The Assembly refers to the judgment of the International Court of Justice (ICJ) in the case concerning Avena and other Mexican Nationals (Mexico v. United States of America), in which the United States of America was found to have breached it’s obligations under Article 36 of the Vienna Convention on Consular Relations.
The Assembly notes that in its decision the United Nations’ highest judicial body, based on the said finding, ordered the United States of America to review and reconsider the convictions and sentences to death of 51 Mexican nationals, including that of Mr Medellin, in the light of the violations to their right to consular notification and assistance.
In that regard, the Assembly expresses its deep concern about the recent decision of the Supreme Court of the United States of America in the case of Medellin v. Texas, in which, on 25 March 2008, the high court held that the judgment of the ICJ in the Avena case does not constitute binding federal law for the United States of America’s courts.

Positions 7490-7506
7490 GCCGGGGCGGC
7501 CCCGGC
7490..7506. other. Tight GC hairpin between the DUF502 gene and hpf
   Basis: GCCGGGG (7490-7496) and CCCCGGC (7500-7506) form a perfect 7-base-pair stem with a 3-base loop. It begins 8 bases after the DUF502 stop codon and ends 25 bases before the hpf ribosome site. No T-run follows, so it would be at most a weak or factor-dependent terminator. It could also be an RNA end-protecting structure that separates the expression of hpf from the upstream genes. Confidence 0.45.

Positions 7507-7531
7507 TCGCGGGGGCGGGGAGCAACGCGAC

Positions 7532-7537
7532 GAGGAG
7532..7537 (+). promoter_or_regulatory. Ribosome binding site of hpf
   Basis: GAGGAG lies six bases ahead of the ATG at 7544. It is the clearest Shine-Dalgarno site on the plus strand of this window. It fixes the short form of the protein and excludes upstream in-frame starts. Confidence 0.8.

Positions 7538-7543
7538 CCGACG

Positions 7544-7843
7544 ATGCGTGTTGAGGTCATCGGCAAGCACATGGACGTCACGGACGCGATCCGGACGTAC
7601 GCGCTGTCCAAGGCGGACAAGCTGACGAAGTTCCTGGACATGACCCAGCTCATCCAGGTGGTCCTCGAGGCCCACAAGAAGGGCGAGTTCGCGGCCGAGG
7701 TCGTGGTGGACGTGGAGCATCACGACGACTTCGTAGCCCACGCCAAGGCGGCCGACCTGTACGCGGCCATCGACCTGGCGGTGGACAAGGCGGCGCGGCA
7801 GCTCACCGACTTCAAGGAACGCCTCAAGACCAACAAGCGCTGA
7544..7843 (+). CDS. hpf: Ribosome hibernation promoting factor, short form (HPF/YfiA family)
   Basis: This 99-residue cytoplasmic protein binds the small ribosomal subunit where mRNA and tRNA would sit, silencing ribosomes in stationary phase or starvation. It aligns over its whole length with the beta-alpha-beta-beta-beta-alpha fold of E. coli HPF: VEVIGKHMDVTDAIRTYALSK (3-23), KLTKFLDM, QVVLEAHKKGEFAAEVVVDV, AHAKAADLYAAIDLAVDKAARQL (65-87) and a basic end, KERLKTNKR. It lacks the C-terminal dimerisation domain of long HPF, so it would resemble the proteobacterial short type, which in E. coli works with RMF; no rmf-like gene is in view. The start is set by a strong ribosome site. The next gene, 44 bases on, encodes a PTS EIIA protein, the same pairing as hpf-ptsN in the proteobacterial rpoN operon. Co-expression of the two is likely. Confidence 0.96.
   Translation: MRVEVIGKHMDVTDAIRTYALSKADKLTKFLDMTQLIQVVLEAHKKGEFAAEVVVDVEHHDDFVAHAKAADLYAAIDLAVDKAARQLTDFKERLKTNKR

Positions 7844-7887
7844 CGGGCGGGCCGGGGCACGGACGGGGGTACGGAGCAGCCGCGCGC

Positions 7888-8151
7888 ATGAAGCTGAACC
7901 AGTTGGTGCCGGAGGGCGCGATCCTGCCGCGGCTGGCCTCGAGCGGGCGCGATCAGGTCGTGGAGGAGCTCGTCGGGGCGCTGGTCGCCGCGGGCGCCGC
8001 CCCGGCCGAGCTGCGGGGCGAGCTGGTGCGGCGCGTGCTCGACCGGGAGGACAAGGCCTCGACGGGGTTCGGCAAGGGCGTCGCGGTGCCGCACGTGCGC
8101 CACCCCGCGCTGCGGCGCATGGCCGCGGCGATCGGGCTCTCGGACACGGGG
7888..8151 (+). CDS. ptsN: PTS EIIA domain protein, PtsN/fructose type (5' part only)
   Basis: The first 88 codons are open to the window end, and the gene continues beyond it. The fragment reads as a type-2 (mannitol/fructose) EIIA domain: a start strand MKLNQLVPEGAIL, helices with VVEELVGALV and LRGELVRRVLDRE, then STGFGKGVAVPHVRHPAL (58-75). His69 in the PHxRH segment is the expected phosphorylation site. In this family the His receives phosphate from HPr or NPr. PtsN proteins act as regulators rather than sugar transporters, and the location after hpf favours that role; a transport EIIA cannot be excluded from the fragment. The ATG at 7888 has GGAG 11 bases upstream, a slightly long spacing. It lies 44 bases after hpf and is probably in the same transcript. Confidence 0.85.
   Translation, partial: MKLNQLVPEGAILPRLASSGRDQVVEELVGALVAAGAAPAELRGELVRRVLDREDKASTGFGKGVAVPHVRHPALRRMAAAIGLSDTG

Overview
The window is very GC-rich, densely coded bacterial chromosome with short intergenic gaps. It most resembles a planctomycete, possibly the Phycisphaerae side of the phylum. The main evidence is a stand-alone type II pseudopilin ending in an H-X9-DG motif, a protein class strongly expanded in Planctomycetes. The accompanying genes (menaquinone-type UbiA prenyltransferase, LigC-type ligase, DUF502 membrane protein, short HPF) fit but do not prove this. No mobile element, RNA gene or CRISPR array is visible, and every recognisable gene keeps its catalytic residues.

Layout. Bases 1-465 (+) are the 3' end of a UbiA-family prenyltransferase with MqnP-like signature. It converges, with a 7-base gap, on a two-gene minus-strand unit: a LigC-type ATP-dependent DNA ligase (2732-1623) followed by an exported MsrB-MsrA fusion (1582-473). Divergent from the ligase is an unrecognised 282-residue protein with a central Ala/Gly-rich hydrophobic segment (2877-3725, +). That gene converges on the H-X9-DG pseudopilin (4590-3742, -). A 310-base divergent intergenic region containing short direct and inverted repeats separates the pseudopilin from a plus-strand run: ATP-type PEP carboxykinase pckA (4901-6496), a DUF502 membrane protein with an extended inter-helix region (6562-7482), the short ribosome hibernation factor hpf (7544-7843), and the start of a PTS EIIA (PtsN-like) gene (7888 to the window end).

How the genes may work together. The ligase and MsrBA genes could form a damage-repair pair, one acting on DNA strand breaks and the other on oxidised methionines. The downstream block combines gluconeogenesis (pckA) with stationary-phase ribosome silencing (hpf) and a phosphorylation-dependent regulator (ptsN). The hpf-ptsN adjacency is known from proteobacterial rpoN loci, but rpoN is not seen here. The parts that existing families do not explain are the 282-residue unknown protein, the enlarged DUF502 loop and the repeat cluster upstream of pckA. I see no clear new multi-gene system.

In the Assembly’s view, the aforementioned decision of the Supreme Court of the United States of America implies an unacceptable disregard of international law, as well as a clear failure to comply with its obligations under the Charter of the United Nations.
Thus, the Assembly strongly encourages the United States of America to fulfil it’s international commitments by providing, by a means of its own choosing, an effective review and reconsideration of the convictions and sentences of the Mexican nationals included in the Avena judgment, as ordered by the highest international tribunal.